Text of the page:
"And yet, it moves."
Any time a girl child has trained themselves to notice the chasm between what they know and what they've been told, any diary she has written in, any joke she's mumbled under her breath, is her "And yet, it moves."

And it does.
And now, THE AD! If you like these Small Stories, can I coax you into helping to support them? I promise to tell you you're fine when you fall.

And now, the other ad!

I have a deal for you on @librofm (libro.fm/redeem/Quinn)

My membership benefits @vromans! Yours could benefit your local indie bookstore! Here are some audiobooks sort of about surviving and thriving!
Well, this Small Story has had a RIDE.

Go check out my SoundCl- oh. I don’t have a SoundCloud but I do teach a free Mixology class on Zoom on Saturdays! You can participate or not! It benefits @SanteDOr! Sign up at quinncummings.com/mix!

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More from @quinncy

22 Feb
A small story:

I coughed to get Consort's attention as he was very busy watching the Sunday morning talking head shows and screaming. Having gotten his attention, I held up two tank tops.

"Which one," I asked, "Seems more appropriate for a Zoom baby shower?"
Silence enveloped us.
Finally, I helped him and said, "Pick one so I can decide on the other."

He picked one and I decided on the other.

It's been a while since I attended a baby shower because, I just realized, in my cohort there is a very short window of time where you're excited to have a baby.
Read 30 tweets
5 Feb
A small story:

"Have you lost anyone?" is now a reasonable thing to ask someone you haven't spoken to in a while; sometimes, you hear the person pausing, trying to determine which loss you mean, COVID or politics.
In our lives, we have lost one person directly to COVID, one person maybe to COVID (early, strange pulmonary death) and one person who died of something unrelated but, in a way, all deaths are COVID deaths this year, in that we didn't use to have to die on FaceTime.
Until recently, I would have sworn I hadn't lost anyone the other way. Yes, we have relatives who are in New York who are Republican but still despised him because, well, they're from New York and have frontal lobes. They voted for him because they were trained to hate her more.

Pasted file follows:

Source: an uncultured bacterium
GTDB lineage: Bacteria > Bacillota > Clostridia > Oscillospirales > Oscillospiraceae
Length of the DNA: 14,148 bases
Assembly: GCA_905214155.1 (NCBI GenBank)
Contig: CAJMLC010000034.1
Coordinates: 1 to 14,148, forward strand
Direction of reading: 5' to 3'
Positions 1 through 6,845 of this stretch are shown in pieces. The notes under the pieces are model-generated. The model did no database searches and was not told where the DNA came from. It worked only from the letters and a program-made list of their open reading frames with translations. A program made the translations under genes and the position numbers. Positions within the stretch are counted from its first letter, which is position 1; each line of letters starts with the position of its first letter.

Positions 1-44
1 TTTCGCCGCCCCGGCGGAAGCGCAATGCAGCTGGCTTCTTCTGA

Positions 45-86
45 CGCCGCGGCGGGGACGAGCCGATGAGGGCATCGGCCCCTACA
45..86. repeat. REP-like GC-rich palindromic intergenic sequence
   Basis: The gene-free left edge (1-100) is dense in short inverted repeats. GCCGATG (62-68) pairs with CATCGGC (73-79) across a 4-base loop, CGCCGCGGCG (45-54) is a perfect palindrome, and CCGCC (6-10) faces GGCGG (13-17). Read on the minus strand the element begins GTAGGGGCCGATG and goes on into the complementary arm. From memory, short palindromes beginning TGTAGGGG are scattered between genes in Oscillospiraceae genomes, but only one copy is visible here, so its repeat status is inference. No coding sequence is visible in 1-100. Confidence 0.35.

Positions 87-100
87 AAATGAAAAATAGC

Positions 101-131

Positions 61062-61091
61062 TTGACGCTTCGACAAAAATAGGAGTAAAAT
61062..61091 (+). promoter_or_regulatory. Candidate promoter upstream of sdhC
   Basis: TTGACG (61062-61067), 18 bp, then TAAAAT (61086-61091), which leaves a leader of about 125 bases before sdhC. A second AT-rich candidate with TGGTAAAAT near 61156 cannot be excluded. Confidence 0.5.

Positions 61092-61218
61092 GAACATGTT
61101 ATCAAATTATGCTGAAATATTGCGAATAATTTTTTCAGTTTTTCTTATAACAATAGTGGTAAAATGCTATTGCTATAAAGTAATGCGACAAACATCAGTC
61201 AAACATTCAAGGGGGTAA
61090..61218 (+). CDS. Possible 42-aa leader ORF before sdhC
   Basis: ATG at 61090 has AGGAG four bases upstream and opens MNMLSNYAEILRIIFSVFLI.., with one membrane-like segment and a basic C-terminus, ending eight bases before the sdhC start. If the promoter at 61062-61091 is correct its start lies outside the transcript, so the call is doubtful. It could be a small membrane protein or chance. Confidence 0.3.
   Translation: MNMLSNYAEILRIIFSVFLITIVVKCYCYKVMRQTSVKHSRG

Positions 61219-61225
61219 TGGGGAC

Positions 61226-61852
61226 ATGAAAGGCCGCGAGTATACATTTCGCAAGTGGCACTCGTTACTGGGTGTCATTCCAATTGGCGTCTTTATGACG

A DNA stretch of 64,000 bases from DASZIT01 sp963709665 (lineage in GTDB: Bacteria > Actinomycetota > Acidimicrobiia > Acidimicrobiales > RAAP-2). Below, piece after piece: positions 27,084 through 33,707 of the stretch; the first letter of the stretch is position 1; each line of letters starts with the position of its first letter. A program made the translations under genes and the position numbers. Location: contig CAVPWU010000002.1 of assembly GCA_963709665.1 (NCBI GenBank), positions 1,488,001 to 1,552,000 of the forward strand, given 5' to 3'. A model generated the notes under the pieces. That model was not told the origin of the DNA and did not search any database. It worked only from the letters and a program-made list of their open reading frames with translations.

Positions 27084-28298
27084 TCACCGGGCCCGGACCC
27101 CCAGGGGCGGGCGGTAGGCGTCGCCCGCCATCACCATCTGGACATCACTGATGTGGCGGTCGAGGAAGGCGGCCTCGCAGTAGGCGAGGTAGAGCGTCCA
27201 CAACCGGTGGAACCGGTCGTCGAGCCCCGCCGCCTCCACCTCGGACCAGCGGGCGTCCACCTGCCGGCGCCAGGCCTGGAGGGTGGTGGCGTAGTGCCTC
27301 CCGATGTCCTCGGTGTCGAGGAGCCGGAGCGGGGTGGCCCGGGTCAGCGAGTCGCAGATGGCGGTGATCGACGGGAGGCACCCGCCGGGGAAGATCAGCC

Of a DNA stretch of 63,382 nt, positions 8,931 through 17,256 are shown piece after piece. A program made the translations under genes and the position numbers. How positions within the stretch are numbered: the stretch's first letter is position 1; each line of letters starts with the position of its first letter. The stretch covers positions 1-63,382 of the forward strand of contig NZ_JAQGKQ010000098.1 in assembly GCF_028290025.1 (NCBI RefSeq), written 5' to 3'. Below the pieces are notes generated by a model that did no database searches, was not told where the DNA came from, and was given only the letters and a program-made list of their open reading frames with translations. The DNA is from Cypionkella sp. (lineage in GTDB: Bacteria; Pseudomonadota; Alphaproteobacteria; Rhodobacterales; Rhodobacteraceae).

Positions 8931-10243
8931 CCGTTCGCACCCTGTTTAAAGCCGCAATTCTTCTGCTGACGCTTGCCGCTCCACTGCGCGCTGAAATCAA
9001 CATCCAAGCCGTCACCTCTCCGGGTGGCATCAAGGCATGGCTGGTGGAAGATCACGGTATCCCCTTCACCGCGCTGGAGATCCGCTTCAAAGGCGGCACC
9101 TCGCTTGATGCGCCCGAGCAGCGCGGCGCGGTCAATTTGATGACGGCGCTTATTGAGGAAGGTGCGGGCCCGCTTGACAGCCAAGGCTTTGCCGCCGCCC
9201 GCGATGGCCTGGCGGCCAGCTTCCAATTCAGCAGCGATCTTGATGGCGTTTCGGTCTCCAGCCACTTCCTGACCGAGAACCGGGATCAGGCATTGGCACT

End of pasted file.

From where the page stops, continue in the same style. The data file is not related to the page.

Read 19 tweets
4 Feb
A small story:

When I was 17, I worked for a casting director, Beverly Long. My job wasn't onerous and seeing as a great deal of it consisted moving an actor from one room to another room one might make the argument I could have been replaced by an Australian Cattle Dog..
One of my jobs was helping to set up casting sessions, which meant a lot of calling commercial agents. Talk to people every day, you begin to develop relationships. After a few months, a modeling booker invited me to a party to celebrate their millionth Estonian model.
(It is possible I didn't register the reason for the party)
Read 34 tweets
3 Feb
Got your book yesterday from @librofm; last night, I had force myself to go to sleep and not just listen to "One more story..."

There aren't many books I can honestly say are possibly even better as audio books but I LOVE hearing the writers reading their own work and poems.
And the layering of sound is incredibly evocative.
For those of you who don't know the idea behind the book, eighty writers, essayist, historians were each given five years of the 400 year history of Africans in the Americas, to pick an event during those five years and write something about it.
Read 6 tweets
2 Feb
A small story:

Baseless theory in 3,2...

Part of the outpouring of completely earned love #TedLasso is getting is because in an unshowy, undidactic way @jasonsudeikis and Bill Lawrence created a potential pathway forward for masculinity.

Ted Lasso loves sports, stands up for his friend when her ex-husband is being an absolute dick to her, has a wardrobe which he has spent no more than 16 seconds of thought on.

In sum, he ticks a lot of the "Guy" boxes.
He's also curious, which demands vulnerability because to be curious must begin from the statement, "I do not know."

I know a fair amount of male-identified humans.

That's not an easy thing for them to say.

He's enthusiastic, gleefully supportive of his friends and players.
Read 16 tweets
2 Feb
My theory:

The kind of people who succeed are the kinds who aren't troubled by the word "No."

Well, until very recently the kind of people who succeed were men.

Someone turns my work down, they're turning me down and I have to go have a restorative burrito.
Another person with a blend of more confidence and perhaps far more testosterone but not a speck more talent just keeps pushing. Another pitch, another idea. They will keep going because stopping isn't going to get them what they want, which happens to be true.
I knew someone who worked in a large retail establishment who upon being hired was given the corporate manual. He showed it to me, for laughs. In there was the phrase, "Take the word 'No' as a request for more information."

The people who live that way get more successful.
Read 8 tweets